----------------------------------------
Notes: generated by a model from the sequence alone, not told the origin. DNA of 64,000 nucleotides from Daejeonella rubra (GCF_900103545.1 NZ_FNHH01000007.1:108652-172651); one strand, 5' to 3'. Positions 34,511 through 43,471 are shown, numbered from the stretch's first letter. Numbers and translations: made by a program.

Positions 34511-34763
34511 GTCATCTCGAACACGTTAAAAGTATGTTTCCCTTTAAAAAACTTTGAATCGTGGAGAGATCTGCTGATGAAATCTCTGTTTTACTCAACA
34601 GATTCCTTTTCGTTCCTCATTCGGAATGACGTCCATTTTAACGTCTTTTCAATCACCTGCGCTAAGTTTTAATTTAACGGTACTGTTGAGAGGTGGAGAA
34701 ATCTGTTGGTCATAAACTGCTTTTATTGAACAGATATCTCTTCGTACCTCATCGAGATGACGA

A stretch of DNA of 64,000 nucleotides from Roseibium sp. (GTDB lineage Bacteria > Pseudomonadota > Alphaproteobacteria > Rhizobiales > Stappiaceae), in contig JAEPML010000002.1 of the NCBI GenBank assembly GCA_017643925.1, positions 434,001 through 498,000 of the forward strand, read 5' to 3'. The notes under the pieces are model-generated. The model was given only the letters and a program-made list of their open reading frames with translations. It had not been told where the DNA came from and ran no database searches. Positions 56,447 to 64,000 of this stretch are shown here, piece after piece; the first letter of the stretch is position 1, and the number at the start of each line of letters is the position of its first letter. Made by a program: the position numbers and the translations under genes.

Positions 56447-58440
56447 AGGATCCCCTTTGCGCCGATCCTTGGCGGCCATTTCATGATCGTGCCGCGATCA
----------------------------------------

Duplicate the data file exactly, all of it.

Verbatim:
Notes: generated by a model from the sequence alone, not told the origin. DNA of 64,000 nucleotides from Daejeonella rubra (GCF_900103545.1 NZ_FNHH01000007.1:108652-172651); one strand, 5' to 3'. Positions 34,511 through 43,471 are shown, numbered from the stretch's first letter. Numbers and translations: made by a program.

Positions 34511-34763
34511 GTCATCTCGAACACGTTAAAAGTATGTTTCCCTTTAAAAAACTTTGAATCGTGGAGAGATCTGCTGATGAAATCTCTGTTTTACTCAACA
34601 GATTCCTTTTCGTTCCTCATTCGGAATGACGTCCATTTTAACGTCTTTTCAATCACCTGCGCTAAGTTTTAATTTAACGGTACTGTTGAGAGGTGGAGAA
34701 ATCTGTTGGTCATAAACTGCTTTTATTGAACAGATATCTCTTCGTACCTCATCGAGATGACGA

A stretch of DNA of 64,000 nucleotides from Roseibium sp. (GTDB lineage Bacteria > Pseudomonadota > Alphaproteobacteria > Rhizobiales > Stappiaceae), in contig JAEPML010000002.1 of the NCBI GenBank assembly GCA_017643925.1, positions 434,001 through 498,000 of the forward strand, read 5' to 3'. The notes under the pieces are model-generated. The model was given only the letters and a program-made list of their open reading frames with translations. It had not been told where the DNA came from and ran no database searches. Positions 56,447 to 64,000 of this stretch are shown here, piece after piece; the first letter of the stretch is position 1, and the number at the start of each line of letters is the position of its first letter. Made by a program: the position numbers and the translations under genes.

Positions 56447-58440
56447 AGGATCCCCTTTGCGCCGATCCTTGGCGGCCATTTCATGATCGTGCCGCGATCA